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Fluoride: poisoning by law

MagazineAugust 2003 (Vol. 14 Issue 5)Fluoride: poisoning by law

The UK government seems determined to press ahead with planned extensions of water fluoridation schemes in the UK

The UK government seems determined to press ahead with planned extensions of water fluoridation schemes in the UK. This is despite many warnings and much evidence of the hazards of fluoride as well as the rumoured reluctance of water companies to risk exposure to lawsuits.

It's also a blatant disregard of the Medical Research Council's recommendations for further studies on various aspects related to the consumption and use of fluoride. The MRC plans to change the law by incorporating an amendment to the water bill, which may be brought before the House of Commons before the summer recess. If passed, this would force water companies to add fluoride to drinking water in areas where there is substantial local support for such measures. At present, around 10 per cent of the UK has fluoridated water supplies.

The ostensible reason behind the government's plan is to reduce tooth decay in young children, which is particularly severe in deprived inner city areas. However, the UK government's intentions go against current trends and thinking concerning water fluoridation in America and Europe. About 70 cities in the US have abandoned water fluoridation since 1990. As for Europe, with the exception of one small part of Spain, the continent is now free of water fluoridation. Last April, after 41 years of fluoridated water, the Swiss city of Basel stopped fluoridation largely due to a lack of study evidence that it was effective. During those 41 years, dental caries in children had not fallen, but had actually been on the rise.

These trends have followed the scientific evidence that fluoride doesn't prevent tooth decay. A recently published study concluded: 'It may . . . be that fluoridation of drinking water does not have a strong protective effect against early childhood caries (ECC)' (J Publ Health Dent, 2003; Winter: 38-46). In New Zealand, which has fluoridated its water for years, children have some of the worst teeth in the world: some 58 per cent of teenagers and 47 per cent of 5 year olds have serious dental decay. After fluoridating their water, the NZ government scaled down its dental service in anticipation of reduced dental decay - an act that eventually proved premature.

An array of new evidence also shows that fluoridating water ruins teeth. Dental fluorosis - tooth mottling and discoloration from too much fluoride - affects 48 per cent of people in areas with fluoridated water supplies (NHS CRD Report no 18, 2000). Despite this known side-effect of water fluoridation, the cosmetic dental treatment required for one in every eight cases is not covered by the NHS. It can cost lb200 per tooth to 'correct' fluorosis and the procedure has to be repeated at least every six years.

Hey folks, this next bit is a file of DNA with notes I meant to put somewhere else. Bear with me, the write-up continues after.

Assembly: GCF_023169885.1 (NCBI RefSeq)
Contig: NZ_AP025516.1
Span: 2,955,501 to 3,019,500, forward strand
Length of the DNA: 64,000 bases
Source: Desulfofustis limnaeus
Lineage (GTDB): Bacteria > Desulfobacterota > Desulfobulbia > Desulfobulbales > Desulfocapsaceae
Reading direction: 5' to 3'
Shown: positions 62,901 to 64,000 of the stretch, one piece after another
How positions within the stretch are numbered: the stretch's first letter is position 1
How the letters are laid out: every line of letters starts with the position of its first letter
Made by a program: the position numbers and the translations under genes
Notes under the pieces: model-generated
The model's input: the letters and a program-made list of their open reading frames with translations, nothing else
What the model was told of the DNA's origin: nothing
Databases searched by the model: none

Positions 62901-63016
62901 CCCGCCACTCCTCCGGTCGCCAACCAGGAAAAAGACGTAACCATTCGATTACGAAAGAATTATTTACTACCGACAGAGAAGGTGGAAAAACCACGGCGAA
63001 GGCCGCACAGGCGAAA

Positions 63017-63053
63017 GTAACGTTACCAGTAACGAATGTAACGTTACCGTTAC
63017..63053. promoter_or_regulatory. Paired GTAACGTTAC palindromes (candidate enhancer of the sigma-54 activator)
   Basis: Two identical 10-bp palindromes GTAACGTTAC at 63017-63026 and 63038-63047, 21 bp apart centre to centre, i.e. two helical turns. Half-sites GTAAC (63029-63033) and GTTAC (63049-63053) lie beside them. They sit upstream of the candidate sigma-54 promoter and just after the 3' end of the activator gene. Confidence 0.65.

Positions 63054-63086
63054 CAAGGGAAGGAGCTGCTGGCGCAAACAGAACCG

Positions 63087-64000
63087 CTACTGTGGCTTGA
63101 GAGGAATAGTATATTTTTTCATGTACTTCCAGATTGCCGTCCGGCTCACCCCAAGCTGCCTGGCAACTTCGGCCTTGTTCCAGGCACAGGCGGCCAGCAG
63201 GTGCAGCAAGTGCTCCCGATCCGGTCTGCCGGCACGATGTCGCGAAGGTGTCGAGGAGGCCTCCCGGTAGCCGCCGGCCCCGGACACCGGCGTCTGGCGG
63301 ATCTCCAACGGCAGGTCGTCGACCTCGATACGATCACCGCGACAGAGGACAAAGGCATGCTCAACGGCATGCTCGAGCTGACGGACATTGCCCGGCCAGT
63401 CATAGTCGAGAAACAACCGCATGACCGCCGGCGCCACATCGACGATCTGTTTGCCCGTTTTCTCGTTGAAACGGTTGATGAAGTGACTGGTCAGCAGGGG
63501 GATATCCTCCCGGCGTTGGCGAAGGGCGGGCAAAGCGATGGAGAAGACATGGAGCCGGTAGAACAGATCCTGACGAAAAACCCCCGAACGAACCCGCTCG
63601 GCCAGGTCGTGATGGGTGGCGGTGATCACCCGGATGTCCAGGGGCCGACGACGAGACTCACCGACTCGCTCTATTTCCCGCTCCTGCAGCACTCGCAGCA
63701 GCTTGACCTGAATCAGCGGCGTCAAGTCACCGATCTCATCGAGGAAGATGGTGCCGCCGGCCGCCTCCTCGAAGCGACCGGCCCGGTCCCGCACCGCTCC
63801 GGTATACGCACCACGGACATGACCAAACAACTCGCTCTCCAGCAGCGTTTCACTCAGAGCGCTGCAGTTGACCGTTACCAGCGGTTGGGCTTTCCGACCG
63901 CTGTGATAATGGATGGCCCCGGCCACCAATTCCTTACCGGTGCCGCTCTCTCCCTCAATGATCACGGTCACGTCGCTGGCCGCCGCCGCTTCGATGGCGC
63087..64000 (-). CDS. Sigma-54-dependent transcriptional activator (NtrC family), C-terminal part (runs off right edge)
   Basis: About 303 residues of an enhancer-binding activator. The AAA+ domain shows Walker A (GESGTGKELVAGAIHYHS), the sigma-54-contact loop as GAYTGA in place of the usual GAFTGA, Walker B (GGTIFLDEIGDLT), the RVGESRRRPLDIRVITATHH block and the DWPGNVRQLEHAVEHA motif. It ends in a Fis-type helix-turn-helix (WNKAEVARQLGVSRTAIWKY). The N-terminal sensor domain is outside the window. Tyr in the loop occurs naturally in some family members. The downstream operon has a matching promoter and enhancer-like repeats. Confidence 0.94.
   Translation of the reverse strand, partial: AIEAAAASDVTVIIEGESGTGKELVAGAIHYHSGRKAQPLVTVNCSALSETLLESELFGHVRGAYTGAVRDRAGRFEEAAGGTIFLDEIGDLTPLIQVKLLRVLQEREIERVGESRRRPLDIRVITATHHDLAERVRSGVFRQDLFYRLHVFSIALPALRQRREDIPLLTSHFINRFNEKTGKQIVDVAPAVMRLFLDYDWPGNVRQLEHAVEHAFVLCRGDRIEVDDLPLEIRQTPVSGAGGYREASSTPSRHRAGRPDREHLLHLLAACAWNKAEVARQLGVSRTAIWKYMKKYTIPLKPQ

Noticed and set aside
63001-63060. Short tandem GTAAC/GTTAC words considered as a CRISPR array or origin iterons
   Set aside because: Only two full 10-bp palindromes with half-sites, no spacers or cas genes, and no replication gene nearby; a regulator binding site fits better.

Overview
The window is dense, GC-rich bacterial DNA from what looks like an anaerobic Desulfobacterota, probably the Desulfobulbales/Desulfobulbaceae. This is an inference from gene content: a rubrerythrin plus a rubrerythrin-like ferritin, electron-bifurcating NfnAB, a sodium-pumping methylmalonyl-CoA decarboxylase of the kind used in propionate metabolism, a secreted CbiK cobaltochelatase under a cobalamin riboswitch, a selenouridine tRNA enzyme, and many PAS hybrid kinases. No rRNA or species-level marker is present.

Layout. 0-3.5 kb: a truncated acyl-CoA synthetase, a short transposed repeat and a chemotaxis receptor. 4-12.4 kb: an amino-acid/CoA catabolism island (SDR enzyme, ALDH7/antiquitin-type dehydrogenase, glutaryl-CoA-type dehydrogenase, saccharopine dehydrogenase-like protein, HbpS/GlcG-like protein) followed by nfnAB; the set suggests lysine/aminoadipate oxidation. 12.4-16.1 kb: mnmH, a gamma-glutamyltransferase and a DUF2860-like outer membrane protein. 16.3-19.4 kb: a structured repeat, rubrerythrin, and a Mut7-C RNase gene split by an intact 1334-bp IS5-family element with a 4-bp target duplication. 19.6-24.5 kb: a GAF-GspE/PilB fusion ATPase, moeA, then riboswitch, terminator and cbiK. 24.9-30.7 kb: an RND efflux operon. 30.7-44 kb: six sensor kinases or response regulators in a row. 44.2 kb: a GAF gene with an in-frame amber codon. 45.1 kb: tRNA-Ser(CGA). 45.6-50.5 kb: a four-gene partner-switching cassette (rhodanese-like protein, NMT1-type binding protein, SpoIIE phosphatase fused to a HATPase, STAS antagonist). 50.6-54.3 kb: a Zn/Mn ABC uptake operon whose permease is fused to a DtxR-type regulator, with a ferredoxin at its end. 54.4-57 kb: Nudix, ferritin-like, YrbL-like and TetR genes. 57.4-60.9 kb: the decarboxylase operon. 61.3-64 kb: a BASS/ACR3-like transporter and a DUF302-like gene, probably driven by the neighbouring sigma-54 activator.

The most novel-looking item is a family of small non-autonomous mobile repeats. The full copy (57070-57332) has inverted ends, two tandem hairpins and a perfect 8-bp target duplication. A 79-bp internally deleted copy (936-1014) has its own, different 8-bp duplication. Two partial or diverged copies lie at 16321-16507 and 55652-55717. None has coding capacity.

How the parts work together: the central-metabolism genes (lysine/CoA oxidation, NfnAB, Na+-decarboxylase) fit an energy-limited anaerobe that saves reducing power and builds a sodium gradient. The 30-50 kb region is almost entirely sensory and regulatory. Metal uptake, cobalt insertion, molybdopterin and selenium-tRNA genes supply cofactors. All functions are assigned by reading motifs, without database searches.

Besides ruining teeth, fluorosis presents real dangers to health. Especially worrying is the repeated association between water fluoridation and cancer.

Although the studies relating cancer to fluoride initially used animals (Cell Biol Toxicol, 1988; 4: 311-24) and don't necessarily apply to humans, the epidemiological evidence is compelling.
In Fluoride: The Aging Factor (Health Action Press, 1993), John Yiamouyiannis quotes Dean Burk, of the US National Cancer Institute (NCI), as saying: '. . . fluoride causes more human cancer deaths, and causes it faster, than any other chemical'.

In a study covering 13-17 years comparing 10 fluoridated and 10 non-fluoridated US cities, Burk and Yiamouyiannis found a fluoride-linked increase in cancer deaths of around 10 per cent. These results were confirmed by the NCI. The NCI also found that, as fluoridation increased, so did oral cancer - by 33-50 per cent/year in fluoridated areas - or 5000-7500+ additional cases of mouth and throat cancers.

Another worrying aspect is an association between fluoridation and osteosarcoma, a rare form of bone cancer, in young men. Copious evidence shows that fluoride weakens bones. But one study revealed that fluoride at very low levels has an effect on the male hormone testosterone (IRCS Med Sci, 1983; 11: 813-4), a hormone involved in bone growth in boys, but not in girls. This rare bone cancer has increased dramatically in young men - particularly those aged 0-19 - in fluoridated areas of the US. Such a rise in the rate of this cancer has not been seen in non-fluoridated areas (US Publ Health Service, 1991: F1-F7). The New Jersey Department of Health also found that osteosarcoma rates were three to seven times higher in fluoridated areas than in non-fluoridated ones (NJ Dept Health, 8 November 1992).

After careful analysis of much data, John Yiamouyiannis concluded that fluoridation is linked to a 70-per-cent increase in bone cancer, especially osteosarcomas, in men under 20.

Ultimately, fluoridating water is not just about health, but human rights as well. In a recent paper, environmental analyst Doug Cross and Dr Robert Carton not only stressed that these measures violate medical ethics and human rights legislation (such as the Convention on Human Rights and Biomedicine and the Human Rights Act of 1998). They also question the legality of water fluoridation. Silicofluorides used for this purpose are not registered as medicines, but are listed in only one piece of legislation in English law - the Poisons Act of 1972, as Part II Poisons - and, as such, are subject to strict controls (Int J Occup Environ Health, 2003; January).

Doug Cross has informed many members of the UK Parliament of these facts. It remains to be seen how much notice they will take when the matter is brought before the House of Commons in early July.
Doris M. Jones


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